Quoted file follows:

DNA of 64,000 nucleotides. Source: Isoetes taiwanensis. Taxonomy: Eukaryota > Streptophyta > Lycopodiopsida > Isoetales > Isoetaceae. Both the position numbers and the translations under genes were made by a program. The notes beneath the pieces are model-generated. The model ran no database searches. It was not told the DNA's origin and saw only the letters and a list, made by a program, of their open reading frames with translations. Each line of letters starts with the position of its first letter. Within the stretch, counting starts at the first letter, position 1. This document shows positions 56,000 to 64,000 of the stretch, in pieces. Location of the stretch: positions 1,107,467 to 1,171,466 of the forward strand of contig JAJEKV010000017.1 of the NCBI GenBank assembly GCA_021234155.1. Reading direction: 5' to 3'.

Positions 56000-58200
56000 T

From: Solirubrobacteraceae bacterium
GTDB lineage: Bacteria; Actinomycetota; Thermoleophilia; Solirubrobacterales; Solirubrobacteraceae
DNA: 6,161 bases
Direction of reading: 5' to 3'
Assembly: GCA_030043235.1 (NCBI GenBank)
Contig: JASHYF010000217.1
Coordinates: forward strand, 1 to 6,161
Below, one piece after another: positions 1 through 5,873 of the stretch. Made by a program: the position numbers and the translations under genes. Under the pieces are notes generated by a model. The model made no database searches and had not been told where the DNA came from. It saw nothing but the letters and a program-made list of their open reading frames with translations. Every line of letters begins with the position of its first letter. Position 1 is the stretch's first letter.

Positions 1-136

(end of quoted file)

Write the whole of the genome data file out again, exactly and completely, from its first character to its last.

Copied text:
DNA of 64,000 nucleotides. Source: Isoetes taiwanensis. Taxonomy: Eukaryota > Streptophyta > Lycopodiopsida > Isoetales > Isoetaceae. Both the position numbers and the translations under genes were made by a program. The notes beneath the pieces are model-generated. The model ran no database searches. It was not told the DNA's origin and saw only the letters and a list, made by a program, of their open reading frames with translations. Each line of letters starts with the position of its first letter. Within the stretch, counting starts at the first letter, position 1. This document shows positions 56,000 to 64,000 of the stretch, in pieces. Location of the stretch: positions 1,107,467 to 1,171,466 of the forward strand of contig JAJEKV010000017.1 of the NCBI GenBank assembly GCA_021234155.1. Reading direction: 5' to 3'.

Positions 56000-58200
56000 T

From: Solirubrobacteraceae bacterium
GTDB lineage: Bacteria; Actinomycetota; Thermoleophilia; Solirubrobacterales; Solirubrobacteraceae
DNA: 6,161 bases
Direction of reading: 5' to 3'
Assembly: GCA_030043235.1 (NCBI GenBank)
Contig: JASHYF010000217.1
Coordinates: forward strand, 1 to 6,161
Below, one piece after another: positions 1 through 5,873 of the stretch. Made by a program: the position numbers and the translations under genes. Under the pieces are notes generated by a model. The model made no database searches and had not been told where the DNA came from. It saw nothing but the letters and a program-made list of their open reading frames with translations. Every line of letters begins with the position of its first letter. Position 1 is the stretch's first letter.

Positions 1-136